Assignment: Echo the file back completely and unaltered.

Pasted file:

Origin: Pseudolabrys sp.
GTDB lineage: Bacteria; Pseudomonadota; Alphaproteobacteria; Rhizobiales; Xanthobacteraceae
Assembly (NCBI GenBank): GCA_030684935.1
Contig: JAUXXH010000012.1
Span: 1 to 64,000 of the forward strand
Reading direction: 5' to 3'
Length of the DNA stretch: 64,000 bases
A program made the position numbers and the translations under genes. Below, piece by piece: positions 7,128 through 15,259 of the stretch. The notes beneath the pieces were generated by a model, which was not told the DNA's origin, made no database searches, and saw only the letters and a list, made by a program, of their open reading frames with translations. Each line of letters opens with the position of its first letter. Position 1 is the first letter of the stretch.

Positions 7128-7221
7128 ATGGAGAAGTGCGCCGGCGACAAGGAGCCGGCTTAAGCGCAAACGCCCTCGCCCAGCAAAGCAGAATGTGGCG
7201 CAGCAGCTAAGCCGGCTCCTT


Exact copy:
Origin: Pseudolabrys sp.
GTDB lineage: Bacteria; Pseudomonadota; Alphaproteobacteria; Rhizobiales; Xanthobacteraceae
Assembly (NCBI GenBank): GCA_030684935.1
Contig: JAUXXH010000012.1
Span: 1 to 64,000 of the forward strand
Reading direction: 5' to 3'
Length of the DNA stretch: 64,000 bases
A program made the position numbers and the translations under genes. Below, piece by piece: positions 7,128 through 15,259 of the stretch. The notes beneath the pieces were generated by a model, which was not told the DNA's origin, made no database searches, and saw only the letters and a list, made by a program, of their open reading frames with translations. Each line of letters opens with the position of its first letter. Position 1 is the first letter of the stretch.

Positions 7128-7221
7128 ATGGAGAAGTGCGCCGGCGACAAGGAGCCGGCTTAAGCGCAAACGCCCTCGCCCAGCAAAGCAGAATGTGGCG
7201 CAGCAGCTAAGCCGGCTCCTT